The decidedly odd problems of a suburban family coupled with obscure symbolism intrigues, amuses and bamboozles in “Faces of a Fig Tree,” the directorial feature bow for Japanese thesp-turned-helmer Kaori Momoi. Momoi, who is known to Western auds as the pipe-smoking madam in “Memoirs of a Geisha,” also plays the mother of this dysfunctional clan. While this arty effort is unlikely to tantalize the auds who flocked to Rob Marshall’s faux Nipponese pic, Kaori’s film is assured play on fest circuit with Asian events being the most likely destination.
Highly splintered story centers on the bizarre and chaotic Tokyo home of the Kadowaki family. Oto Kadowaki (Saburo Ishikura) is a construction worker who, in an attempt to protect his boss from legal action, finds himself as the lone labourer on the night shift in a decaying building (actually some pipes surrounded by scaffolding and tarpaulin).
His wife Maasa (Momoi) is highly suspicious that hubby is having an affair, and feels threatened by his prolonged absence when he takes an apartment closer to work.
As if justifying his wife’s suspicions, adjacent to Kadowaki’s temporary abode resides a bewitching, near-naked sprite whose sexuality both fascinates and terrifies him.
When Kadowaki does return home, he promptly drops dead. Seemingly unmoved by her husband’s death, Maasa moves in with journalist daughter Yume (Hanako Yamada), who lives downtown.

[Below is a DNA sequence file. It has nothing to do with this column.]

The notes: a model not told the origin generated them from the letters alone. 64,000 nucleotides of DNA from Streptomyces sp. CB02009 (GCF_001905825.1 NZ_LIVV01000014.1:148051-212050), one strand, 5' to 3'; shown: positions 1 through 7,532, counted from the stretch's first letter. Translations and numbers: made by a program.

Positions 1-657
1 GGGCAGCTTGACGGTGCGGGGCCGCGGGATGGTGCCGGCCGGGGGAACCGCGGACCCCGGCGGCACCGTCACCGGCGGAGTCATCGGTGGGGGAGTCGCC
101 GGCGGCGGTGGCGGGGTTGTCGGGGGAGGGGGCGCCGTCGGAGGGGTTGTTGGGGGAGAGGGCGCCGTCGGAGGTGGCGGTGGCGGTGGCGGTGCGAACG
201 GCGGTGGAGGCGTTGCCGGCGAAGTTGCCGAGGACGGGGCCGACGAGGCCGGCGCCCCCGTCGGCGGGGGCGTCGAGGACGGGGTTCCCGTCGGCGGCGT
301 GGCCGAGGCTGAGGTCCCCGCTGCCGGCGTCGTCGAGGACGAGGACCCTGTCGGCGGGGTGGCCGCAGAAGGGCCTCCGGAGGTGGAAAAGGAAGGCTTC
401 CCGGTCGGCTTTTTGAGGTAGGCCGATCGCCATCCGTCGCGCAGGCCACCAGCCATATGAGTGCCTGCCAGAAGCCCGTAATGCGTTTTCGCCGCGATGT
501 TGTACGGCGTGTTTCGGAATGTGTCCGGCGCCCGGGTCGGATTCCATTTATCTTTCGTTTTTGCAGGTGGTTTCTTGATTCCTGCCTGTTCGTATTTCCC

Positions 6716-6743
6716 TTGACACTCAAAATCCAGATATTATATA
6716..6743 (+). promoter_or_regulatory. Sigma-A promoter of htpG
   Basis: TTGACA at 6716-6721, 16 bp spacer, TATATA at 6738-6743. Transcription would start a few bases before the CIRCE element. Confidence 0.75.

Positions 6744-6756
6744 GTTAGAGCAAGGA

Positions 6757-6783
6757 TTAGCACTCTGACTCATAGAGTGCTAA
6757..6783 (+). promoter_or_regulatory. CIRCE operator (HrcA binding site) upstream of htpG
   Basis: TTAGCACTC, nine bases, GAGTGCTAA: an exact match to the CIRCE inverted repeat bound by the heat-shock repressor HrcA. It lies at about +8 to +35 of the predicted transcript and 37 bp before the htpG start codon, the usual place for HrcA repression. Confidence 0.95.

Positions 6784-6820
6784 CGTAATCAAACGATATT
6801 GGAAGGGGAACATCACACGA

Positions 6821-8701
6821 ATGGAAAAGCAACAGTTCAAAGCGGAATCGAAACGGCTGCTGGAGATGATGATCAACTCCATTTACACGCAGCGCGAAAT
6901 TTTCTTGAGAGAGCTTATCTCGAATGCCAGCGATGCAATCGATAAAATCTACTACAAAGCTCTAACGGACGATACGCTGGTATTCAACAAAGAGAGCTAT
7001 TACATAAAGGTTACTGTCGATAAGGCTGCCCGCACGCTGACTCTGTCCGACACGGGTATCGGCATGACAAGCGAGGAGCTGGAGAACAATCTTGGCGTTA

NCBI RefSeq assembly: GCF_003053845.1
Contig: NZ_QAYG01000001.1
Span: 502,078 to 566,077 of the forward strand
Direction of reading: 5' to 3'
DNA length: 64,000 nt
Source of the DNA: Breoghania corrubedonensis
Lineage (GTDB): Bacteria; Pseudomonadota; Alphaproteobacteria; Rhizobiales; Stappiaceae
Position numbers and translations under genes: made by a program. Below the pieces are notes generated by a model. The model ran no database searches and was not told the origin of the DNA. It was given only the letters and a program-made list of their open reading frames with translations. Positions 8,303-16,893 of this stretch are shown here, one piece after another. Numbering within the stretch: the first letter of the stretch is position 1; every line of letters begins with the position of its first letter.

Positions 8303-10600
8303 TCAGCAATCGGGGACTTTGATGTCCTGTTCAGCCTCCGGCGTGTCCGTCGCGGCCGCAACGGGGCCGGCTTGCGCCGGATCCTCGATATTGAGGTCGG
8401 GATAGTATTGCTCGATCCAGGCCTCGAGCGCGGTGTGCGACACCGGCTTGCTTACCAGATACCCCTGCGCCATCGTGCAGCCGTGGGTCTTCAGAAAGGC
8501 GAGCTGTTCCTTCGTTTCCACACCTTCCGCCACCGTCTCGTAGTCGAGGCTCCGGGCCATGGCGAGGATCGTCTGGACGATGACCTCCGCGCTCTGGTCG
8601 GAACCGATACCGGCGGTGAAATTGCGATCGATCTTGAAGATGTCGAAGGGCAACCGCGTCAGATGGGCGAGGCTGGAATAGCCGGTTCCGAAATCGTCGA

After Maasa lands a job at a restaurant, the authoritarian owner, who prohibits private conversations in his establishment, promptly asks the widow to marry him.
The pair then set up home in the same traditional Japanese house Maasa shared with her late husband, a move that seems to trigger a series of delusions in Maasa’s mind.
While Oto Jr. (Hiroyuki) is a virtual non-entity, subplots involving Yume take up considerably more time. These strands include the ostensibly irrelevant revelation that she is adopted and that, much later on, is pregnant.
Most of this is seemingly observed by a fruitless fig tree in the family garden, which, with its vibrating leaves, is like a character in its own right.
Narrative bounces from pillar to post with multiple whimsical digressions, including an animation insert of swearing ants. Some of these are funnier than others, while some are just surreal.
Momoi’s helming is similarly unconventional. While speaking directly to camera is not unusual in Japanese cinema, Momoi employs it repeatedly. Much more distinctively, Momoi deliberately places the camera right on top of her actors, barely stopping short of distorting the image.
While many thesps turned helmers often duplicate the theatrical stage on film, Momoi is determined to flaunt her visual style, whether it services the story or not. In addition to extreme closeups of her characters, helmer also manipulates point-of-view shots with Godardian glee, plays with shooting speeds and framing, and uses multiple unorthodox camera angles.
Perfs, particularly Ishikura’s amusing turn, are generally good. However, helmer Momoi, despite her undeniable thesping talents, overindulges herself at the expense of her co-stars. Tech credits are impressive.